ponedjeljak, 6. ožujka 2017.

Warning: Graphic content

Few post ago I've thought about making planet orbits and combat grid textured, consider it done now. I've repurposed the shader to apply texture instead of flat color and instead of regular rectangular texturing it bends rectangular image to fit on curved surface. So orbits in system view are no more jagged and combat grid looks a bit nicer too.

Which drove me insane at one point. Adding texture to old polygons produced black spots around line intersections because they were overlapping and had same depth level, making depth test sometimes passed through a darker color. On top of that each hexagon produced all of it's boarder lines so lines between two hexagons were drawn twice. At first I've tried utilizing that by making each hexagon draw only it's half (half width, from border middle to line edge closest to the center of a hexagon). It worked well for all but for outermost lines which ended missing outer half. I've tried hundred ideas to get them finished properly but there was always some edge case which required twice as much code to handle as regular case. In the end I flipped the table, stopped thinking in hexagons, started thinking in lines and devised a two phase process. First phase was repurposed old code for processing grid per hexagon basis but this time it only made a list of where each border line starts and ends. Second phase inspects each line from the list, checks with which lines it is connected and generates draw polygons in a way that each line covers it's part of intersection. If you know me then it wouldn't surprise you that first phase is quadtree territory (for removing duplicate lines and points, plus cardinal sin of using non-integer numbers as a table key) and second phase is linear algebra town. Now I won't make any promises but I was pondering different shape for combat grid, something that still plays like current hex grid but looks more spacey :).

Shaders are not the limit of my limited artistic prowess. Oh, no I can make distinct low resolution images too. I've reworked two more smallest ship images and made up four new images for second ship size. Some long time ago I've came up with five distinct spacecraft shapes, some inspired by SF shows, some by permutating underlying shape. For instance, one of the inspirations is "fighter1" which resembles colonal Viper from Battlestar Galactica and it's rough shape it upside down kite. Simple way to get another shape of a spacecraft would be upside up kite. Make a broad part broader and thin part thinner and you get "T" shaped "fighter2".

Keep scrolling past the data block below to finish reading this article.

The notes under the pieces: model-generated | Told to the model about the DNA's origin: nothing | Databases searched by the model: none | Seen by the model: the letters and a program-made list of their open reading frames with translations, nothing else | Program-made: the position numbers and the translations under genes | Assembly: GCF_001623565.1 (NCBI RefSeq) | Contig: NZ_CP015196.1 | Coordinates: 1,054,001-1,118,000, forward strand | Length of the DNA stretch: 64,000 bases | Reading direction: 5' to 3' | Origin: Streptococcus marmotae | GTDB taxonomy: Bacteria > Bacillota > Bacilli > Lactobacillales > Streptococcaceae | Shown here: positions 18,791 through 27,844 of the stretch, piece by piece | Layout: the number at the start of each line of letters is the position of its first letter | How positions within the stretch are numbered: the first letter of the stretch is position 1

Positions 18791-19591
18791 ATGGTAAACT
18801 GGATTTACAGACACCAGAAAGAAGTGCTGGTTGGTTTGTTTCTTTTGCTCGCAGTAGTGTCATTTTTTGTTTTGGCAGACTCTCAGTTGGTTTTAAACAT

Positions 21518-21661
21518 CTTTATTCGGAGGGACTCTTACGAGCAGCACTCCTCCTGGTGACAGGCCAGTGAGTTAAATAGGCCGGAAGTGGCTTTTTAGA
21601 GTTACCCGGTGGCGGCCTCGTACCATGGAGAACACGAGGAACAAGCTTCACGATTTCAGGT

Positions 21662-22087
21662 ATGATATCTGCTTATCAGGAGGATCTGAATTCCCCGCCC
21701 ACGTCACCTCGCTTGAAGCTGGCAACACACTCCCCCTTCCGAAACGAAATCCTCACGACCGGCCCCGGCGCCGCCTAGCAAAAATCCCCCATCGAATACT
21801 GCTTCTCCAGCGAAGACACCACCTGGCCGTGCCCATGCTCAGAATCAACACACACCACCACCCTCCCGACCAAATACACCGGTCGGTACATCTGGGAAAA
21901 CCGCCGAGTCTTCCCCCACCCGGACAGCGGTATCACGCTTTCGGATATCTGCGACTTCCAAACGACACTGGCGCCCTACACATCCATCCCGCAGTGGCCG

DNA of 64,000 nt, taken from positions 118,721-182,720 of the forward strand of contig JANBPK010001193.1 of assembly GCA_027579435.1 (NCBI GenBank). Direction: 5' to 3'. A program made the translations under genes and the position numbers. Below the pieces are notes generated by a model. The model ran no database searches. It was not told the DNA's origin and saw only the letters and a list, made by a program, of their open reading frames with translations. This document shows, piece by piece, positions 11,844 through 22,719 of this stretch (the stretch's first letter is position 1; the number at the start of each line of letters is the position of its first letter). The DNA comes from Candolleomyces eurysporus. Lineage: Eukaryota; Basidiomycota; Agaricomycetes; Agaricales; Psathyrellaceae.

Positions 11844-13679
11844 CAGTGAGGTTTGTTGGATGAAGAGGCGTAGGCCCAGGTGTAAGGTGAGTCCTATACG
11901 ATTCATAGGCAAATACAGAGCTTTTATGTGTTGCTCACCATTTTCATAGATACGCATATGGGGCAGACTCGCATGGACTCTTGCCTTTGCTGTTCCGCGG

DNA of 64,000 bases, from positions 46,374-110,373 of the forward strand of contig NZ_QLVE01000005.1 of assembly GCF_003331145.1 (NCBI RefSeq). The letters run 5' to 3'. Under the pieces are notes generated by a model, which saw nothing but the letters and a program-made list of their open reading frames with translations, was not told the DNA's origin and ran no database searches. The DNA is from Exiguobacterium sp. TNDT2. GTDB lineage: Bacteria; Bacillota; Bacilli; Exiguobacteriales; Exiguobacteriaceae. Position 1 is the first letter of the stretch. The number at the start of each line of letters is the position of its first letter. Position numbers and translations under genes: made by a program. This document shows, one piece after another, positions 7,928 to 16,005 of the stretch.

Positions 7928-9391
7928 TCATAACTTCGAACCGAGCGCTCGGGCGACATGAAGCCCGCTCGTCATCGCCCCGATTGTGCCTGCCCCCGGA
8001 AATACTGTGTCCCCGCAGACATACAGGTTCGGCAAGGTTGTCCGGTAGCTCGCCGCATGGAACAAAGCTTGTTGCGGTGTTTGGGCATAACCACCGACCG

Make rough outline with darker color, fill it with brighter and move pixels around until it looks right. That is how I arrived at images of the smallest spacecrafts. Larger ones I've made by inflating small ones, following the initial shape but adding a little twist here and there and adding a bit of detail.

I also thought more about hull size assortment and decided for fewer sizes then in CroVar iteration. Instead of having 10 or so sizes which grow by factor of 2.5 I decided to have 5 sizes which grow by factor of 5. I think having fewer but better defined sizes would suite the game better then having a lot of small increments and it gave me easier time coming up their names. I don't want to default to usual military frigate-destroyer-cruiser route if I have other options. One reason is that in real world navy these words describe ship role, not necesserly it's size class and second reason is that I don't want to depict spacecrafts as exclusively military vessels. For instance it would be awkward to describe a colony ship as a battleship class. I also don't want to use vague size gradations like small-medium-large because what is large for early game is medium or small in the late game and I want names to have some absolute meaning like X is this big. For now names are meteor, shuttle, cruiser, liner and asteroid but they are not set in stone and I'm open to suggestions.

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